As a volunteer reserve officer, Rami took part in the Second Lebanon War in 2006. A barrage of Iranian missiles, mortar fire and rockets fell on northern Israel during that war, burning, among many other things, acres of vineyards.
“The war broke out at a particularly sensitive time for our winery. We were in the process of planting our new vineyard,” he recalls. “The war prevented us from getting field workers, but the planting needed to be done.”
Na’aman used the short breaks he had from his military duties to plant those seeds himself: “Rockets were falling by my side,” he recalls.
But the planting was done and harvest of his older field of Cabernet Sauvignon was due shortly after the war was over. While that field was spared the fire, upon tasting the grapes, he realized that the grapes had to be rejected. The surrounding fires, smoke, rain, and weeks of collateral destruction made the grapes smoky. He was ready to discard the grapes, but in consultation with his wife and friends, he decided to make do with what he had. The result was a 2006 Cabernet Sauvignon that was adored by wine drinkers for its deep smoky taste. “One particular client from England has been ordering it regularly ever since. The only problem is that I am about to run out,” he says.
Na’aman is not only well rooted to the land, but also sensitive to its people and their religious practices. Na’aman, who does not have a kosher certificate from the rabbinate, explains, “The rule that whoever touches wine needs to keep Shabbat is not in Halacha [Jewish law]. It was a rule that was invented 20 years ago,” he says.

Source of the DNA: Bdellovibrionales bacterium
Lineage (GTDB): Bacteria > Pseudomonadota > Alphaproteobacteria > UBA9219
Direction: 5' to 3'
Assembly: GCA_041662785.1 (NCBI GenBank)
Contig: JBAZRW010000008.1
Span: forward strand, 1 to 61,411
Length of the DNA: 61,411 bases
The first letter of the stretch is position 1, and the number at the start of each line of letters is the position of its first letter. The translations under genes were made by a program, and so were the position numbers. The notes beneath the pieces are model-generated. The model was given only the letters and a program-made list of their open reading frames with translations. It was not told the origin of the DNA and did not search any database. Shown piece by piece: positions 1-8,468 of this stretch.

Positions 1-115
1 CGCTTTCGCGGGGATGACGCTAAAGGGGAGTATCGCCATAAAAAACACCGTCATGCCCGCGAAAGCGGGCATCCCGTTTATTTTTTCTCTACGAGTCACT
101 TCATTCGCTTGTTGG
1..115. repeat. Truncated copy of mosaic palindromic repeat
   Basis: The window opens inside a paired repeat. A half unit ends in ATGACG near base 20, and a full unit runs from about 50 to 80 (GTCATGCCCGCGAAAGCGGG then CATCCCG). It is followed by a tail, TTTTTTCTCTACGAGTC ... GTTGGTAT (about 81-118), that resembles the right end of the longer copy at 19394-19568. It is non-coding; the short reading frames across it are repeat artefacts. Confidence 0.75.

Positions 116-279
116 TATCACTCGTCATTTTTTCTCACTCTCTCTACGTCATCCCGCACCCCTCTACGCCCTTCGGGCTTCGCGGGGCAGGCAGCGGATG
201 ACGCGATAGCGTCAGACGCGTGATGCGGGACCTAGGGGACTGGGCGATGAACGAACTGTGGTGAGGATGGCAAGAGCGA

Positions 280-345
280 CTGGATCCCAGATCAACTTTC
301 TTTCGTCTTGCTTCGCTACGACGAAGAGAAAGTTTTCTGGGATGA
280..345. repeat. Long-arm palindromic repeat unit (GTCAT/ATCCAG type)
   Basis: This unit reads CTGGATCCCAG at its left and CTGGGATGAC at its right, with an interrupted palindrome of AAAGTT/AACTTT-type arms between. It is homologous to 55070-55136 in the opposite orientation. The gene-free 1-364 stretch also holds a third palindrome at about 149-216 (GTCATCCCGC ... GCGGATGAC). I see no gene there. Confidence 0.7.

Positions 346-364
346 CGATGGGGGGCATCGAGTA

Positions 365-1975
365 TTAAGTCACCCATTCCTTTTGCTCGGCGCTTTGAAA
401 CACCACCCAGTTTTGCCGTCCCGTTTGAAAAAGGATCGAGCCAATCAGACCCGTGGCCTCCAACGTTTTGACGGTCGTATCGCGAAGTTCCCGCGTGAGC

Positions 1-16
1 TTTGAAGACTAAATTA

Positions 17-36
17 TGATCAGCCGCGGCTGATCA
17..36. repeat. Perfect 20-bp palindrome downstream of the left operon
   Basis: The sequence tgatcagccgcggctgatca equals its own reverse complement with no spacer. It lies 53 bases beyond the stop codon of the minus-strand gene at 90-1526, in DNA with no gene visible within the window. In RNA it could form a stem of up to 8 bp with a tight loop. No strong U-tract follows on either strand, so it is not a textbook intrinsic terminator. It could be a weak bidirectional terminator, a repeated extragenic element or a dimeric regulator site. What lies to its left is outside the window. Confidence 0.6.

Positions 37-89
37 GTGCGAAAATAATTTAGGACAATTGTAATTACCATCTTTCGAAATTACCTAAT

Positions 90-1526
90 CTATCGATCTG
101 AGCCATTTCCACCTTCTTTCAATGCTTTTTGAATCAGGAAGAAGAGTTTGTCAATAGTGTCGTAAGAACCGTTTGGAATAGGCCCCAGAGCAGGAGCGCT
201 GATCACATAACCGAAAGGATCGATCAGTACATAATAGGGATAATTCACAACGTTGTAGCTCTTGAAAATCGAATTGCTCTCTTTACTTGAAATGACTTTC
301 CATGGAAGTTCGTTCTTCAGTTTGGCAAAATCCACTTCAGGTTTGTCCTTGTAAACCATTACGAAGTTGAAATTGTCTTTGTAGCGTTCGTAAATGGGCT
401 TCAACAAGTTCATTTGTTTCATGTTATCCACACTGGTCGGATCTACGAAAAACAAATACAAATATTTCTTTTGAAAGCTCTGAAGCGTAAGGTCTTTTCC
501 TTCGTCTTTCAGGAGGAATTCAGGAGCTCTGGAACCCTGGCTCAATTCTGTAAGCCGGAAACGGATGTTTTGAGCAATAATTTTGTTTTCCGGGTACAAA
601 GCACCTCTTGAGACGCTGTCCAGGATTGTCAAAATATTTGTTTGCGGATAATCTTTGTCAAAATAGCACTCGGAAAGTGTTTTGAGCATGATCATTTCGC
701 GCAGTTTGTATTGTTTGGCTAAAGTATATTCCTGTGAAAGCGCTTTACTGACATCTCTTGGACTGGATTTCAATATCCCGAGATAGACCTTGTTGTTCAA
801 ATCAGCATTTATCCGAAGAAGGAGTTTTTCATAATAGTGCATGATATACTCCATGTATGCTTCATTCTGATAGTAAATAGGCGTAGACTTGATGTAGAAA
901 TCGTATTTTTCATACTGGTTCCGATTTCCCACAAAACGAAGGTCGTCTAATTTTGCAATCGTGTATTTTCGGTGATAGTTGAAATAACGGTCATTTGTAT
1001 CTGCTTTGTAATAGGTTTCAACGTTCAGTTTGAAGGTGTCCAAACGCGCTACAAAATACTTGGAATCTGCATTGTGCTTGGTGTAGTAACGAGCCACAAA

Proud to be producing wine from kosher grapes and following kosher rules, he has spoken to rabbis and views this matter in a historical context. “I am a Jew making wine in Israel. My predecessors centuries ago could touch their wines. I must do the same.”
SUCH HISTORIC context is central to the experience of many wine makers. For Vered Ben-Saadon, who along with her husband, Erez, owns Tura Winery, going back to the roots was the primary drive to establish a vineyard: “It is a special feeling to be fulfilling Jeremiah’s prophecy – to plant vineyards in the Samarian mountains.”
Ben-Saadon was born to a family of Holocaust survivors on her father’s side and of Nazi collaborators on her mother’s side.
Some of her great-uncles were convicted after World War II for crimes they committed during the war, and served jail time.
Ben-Saadon is very much in tune with her past on both sides. “My mother made a correction by converting to Judaism. I am continuing to make that correction by living in Israel and having my children serve in the IDF, the Jewish state’s military. I tell my children that we must have the courage to look back at our past without feeling guilty, but by responding with deeds.”
Cultivating the land of Israel and producing wine here is one way in which Ben-Saadon makes good on her promise to herself. Like Na’aman, Vered and Erez did not initially plan to built a winery. They started by planting a vineyard in the 1990s on Samaria’s Mount Gerizim. “The terroir of Mount Gerizim is conductive for grape growing. In particular, the Merlot thrives in this terroir.” She explains: “The 850-meter elevation and wide temperature swing between day and night produces a unique Merlot that is heavier and more full-bodied, very fruity, and with balanced tannin. To many, our Merlot feels more like a Cabernet Sauvignon.”
The Ben-Saadons’ success in selling their Merlot and other grapes to Israeli wineries hit a hurdle when some wineries, responding to pressure from Europe, stopped buying their grapes in fear of boycott.